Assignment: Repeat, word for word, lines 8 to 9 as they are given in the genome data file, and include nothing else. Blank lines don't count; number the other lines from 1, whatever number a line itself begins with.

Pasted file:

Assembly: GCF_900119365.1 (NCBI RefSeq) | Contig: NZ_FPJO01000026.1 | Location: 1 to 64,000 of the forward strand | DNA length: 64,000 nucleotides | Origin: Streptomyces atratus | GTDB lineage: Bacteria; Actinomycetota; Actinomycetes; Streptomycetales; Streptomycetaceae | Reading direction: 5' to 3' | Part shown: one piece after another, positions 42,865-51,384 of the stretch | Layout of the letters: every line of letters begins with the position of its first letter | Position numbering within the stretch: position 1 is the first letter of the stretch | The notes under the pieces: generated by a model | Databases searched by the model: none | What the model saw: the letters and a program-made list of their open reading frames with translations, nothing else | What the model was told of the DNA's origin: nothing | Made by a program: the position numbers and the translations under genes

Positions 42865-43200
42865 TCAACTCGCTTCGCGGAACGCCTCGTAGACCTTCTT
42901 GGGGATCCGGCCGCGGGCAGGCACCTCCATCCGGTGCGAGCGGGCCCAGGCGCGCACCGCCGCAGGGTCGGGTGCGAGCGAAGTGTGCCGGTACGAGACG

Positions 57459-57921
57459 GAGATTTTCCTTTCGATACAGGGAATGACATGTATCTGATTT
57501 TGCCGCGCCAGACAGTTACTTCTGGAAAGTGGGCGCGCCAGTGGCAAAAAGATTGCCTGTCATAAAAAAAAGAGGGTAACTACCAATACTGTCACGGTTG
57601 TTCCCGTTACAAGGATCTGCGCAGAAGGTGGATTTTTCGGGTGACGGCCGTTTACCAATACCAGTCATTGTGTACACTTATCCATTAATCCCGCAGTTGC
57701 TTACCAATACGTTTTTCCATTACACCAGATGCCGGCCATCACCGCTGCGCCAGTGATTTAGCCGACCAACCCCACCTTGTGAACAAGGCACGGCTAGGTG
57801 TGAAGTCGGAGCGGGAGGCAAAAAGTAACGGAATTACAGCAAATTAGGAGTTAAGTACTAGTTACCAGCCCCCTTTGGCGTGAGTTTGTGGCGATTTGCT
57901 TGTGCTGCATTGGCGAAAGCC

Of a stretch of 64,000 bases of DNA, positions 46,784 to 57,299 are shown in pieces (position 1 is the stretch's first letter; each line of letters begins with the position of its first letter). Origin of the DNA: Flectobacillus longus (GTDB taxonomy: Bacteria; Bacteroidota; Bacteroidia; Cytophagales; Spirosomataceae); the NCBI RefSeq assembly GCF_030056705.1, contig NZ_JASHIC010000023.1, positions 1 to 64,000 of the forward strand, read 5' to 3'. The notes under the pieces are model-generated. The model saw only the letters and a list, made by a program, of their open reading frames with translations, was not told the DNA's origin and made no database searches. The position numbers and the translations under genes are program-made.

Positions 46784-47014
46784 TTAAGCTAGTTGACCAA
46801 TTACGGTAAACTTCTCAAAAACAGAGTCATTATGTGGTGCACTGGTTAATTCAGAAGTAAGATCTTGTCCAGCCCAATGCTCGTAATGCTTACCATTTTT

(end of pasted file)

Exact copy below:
57601 TTCCCGTTACAAGGATCTGCGCAGAAGGTGGATTTTTCGGGTGACGGCCGTTTACCAATACCAGTCATTGTGTACACTTATCCATTAATCCCGCAGTTGC
57701 TTACCAATACGTTTTTCCATTACACCAGATGCCGGCCATCACCGCTGCGCCAGTGATTTAGCCGACCAACCCCACCTTGTGAACAAGGCACGGCTAGGTG